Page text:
Written by Aldo Sauda, from Minbaij (Syria)
Friday, 25 October 2013 22:33
Read the article below about the day to day routine and the challenges faced by the inhabitants of Minbaij, a rebel city fighting against Assad’s tyranny.
Geting to the city of Minbaij is not an easy task. The reason for this difficulty is not the lack of paved roads, or that the city is too far away; Indeed, Minbaij is one of the main urban centers under the control of revolutionary Syrians. Gaziantap, one of the main industrial centers of neighboring Turkey, which has an international airport, is just 30 minutes away from the city of Minbaij. But the challenges to arrive at Minbaij are others; the isolation of the revolution has made the country free zones in true political and military islands, disconnected from the rest of the world.
The passage from Turkey to the northern Syria, as well as through anywhere else, might happen legally or illegally. However, owning a stamp of the Syrian Free Army on your passport may not be a good idea. To run fastthrough the olive fields on the border, avoiding whenever possible the landmines and the Turkish army patrols, is somehow the safest alternative to get into the country.
Almost all the cities set free in the north are small, extremely poor, and in most cases, inhabited by peasants. In fact, to call them city comes to be an overstatement. The great majority are villages with few inhabitants. Even the city of Minbaij, despite its nearly half a million inhabitants (half of them refugees from other parts of the country) is more akin to a large village.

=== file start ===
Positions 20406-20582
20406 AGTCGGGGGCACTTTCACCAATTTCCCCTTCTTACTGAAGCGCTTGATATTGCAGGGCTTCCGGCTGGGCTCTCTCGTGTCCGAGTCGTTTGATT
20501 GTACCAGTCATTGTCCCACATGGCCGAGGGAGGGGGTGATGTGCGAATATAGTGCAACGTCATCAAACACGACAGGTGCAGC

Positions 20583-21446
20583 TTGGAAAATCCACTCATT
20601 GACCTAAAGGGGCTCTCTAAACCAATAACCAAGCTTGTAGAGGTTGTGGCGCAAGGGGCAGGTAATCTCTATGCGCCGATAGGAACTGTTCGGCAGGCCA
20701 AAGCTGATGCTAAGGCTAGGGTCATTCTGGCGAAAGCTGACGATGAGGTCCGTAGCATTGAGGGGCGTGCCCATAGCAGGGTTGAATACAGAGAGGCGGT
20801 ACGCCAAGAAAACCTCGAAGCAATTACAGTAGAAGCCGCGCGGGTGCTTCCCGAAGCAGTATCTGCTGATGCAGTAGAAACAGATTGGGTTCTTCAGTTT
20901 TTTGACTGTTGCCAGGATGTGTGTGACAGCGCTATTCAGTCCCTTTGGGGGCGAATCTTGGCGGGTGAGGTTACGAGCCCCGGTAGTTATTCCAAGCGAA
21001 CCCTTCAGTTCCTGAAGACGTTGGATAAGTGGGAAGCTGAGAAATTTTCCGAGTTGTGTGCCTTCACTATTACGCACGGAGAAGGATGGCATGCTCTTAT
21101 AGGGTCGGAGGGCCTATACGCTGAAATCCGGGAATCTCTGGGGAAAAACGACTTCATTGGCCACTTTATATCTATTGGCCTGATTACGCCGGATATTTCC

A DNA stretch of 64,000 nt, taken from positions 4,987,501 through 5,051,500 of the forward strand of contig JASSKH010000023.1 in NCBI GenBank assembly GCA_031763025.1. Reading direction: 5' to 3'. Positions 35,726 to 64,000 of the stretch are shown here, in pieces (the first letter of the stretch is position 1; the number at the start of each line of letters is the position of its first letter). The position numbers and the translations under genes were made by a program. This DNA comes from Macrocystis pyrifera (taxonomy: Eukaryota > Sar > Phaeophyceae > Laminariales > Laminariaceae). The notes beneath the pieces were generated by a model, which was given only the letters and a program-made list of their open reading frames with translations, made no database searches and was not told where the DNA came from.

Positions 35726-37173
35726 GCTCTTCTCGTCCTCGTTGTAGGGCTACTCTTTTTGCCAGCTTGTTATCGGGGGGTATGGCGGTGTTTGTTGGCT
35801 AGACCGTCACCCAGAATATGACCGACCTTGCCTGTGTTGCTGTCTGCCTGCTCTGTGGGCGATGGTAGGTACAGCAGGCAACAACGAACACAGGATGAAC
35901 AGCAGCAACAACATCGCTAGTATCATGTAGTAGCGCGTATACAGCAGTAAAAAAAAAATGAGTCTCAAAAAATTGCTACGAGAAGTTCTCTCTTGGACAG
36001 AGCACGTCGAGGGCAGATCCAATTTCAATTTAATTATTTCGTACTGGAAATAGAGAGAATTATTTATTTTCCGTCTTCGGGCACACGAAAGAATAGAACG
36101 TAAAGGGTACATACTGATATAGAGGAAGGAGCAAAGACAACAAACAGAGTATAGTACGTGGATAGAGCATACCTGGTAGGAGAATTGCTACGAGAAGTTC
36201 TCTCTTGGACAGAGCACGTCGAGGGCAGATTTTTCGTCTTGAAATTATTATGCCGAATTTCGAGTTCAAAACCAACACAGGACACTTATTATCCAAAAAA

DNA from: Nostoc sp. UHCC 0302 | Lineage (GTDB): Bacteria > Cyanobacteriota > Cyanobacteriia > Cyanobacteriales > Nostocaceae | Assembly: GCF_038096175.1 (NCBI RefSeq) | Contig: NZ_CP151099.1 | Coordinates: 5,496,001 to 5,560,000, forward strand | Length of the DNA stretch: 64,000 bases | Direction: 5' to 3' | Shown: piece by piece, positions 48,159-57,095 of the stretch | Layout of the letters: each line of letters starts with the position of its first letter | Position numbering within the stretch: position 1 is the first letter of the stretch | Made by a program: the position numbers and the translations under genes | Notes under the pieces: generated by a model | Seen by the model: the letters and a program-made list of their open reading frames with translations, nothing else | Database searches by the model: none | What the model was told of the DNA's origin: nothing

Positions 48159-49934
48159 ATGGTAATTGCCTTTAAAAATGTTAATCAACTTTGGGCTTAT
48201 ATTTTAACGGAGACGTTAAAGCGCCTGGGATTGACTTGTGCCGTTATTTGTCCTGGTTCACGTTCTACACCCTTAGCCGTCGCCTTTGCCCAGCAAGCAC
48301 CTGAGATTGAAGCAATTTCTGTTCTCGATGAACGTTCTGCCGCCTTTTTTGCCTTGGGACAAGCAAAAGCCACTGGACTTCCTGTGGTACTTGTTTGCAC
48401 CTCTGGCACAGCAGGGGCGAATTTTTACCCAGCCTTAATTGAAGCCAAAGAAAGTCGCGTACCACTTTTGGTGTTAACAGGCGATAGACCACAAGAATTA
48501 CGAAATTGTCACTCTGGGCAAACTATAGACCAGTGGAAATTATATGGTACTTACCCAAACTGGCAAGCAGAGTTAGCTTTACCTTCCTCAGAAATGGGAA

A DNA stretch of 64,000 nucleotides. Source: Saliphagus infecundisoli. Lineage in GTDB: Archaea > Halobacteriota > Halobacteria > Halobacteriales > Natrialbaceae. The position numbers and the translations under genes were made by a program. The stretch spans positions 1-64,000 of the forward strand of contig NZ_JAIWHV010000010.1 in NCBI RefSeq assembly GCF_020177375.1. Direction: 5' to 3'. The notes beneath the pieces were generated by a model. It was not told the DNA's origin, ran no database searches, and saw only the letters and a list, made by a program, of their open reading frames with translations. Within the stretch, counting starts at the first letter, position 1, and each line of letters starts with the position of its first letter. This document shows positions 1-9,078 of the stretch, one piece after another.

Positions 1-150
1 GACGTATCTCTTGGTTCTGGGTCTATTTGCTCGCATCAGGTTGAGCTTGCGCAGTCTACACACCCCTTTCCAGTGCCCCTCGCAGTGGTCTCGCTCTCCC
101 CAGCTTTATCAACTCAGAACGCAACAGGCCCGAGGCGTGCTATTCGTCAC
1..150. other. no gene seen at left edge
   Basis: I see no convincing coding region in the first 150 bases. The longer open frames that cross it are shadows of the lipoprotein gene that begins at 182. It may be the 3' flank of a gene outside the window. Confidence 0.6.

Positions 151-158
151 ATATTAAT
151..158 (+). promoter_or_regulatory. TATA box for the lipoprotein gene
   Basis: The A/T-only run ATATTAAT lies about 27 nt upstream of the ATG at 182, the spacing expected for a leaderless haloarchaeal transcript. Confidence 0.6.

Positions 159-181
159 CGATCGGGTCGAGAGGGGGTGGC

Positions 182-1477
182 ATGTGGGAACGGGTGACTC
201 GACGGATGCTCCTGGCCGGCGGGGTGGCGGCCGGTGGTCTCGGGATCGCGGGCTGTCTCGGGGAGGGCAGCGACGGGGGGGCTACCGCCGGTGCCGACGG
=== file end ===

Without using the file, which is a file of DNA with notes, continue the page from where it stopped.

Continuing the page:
The inside of the province of Aleppo, whose capital has been the stage for the fierce battles since the beginning of the revolution, has always been characterized by its poverty. Historically the regions far from the capital Damascus have been abandoned by the dictator Bashar Al Assad regime. If the situation was poor before the revolution, after the war it has worsened even more. The hospitals in Minbij suffer from chronic lack of medicines, there are constant electricity cuts, and above all, there are no more jobs. The nearby city of Aleppo, the provincial capital and economic center of the country, was a significant source of employment for the inhabitants of Minbij. It is no more today. The war devastation has caused the destruction of more than 80% of the city’s industries. In addition to that there are the constant air raids of the Assad regime with the sole purpose of terrorizing the population.
All power to the Revolutionary Councils!
Within Aleppo, the revolution strength is easily and deeply felt in any environment. Young activists, who, until a few days ago, used to run demonstrations, today they are running cities. Many of them are former students, who, because of the revolution strength, dropped their daily lives to give themselves for a cause. To them are added the poor and the working people of the region. Through the Revolutionary Council, a front that initially organized anti-Assad demonstrations and has evolved into a body of dual power, the activists from Minbaij manage their lives.
Forty years of a brutal dictatorship means that until recently the idea of an open discussion of the political problems in the streets was something entirely unthinkable and forbidden to the people.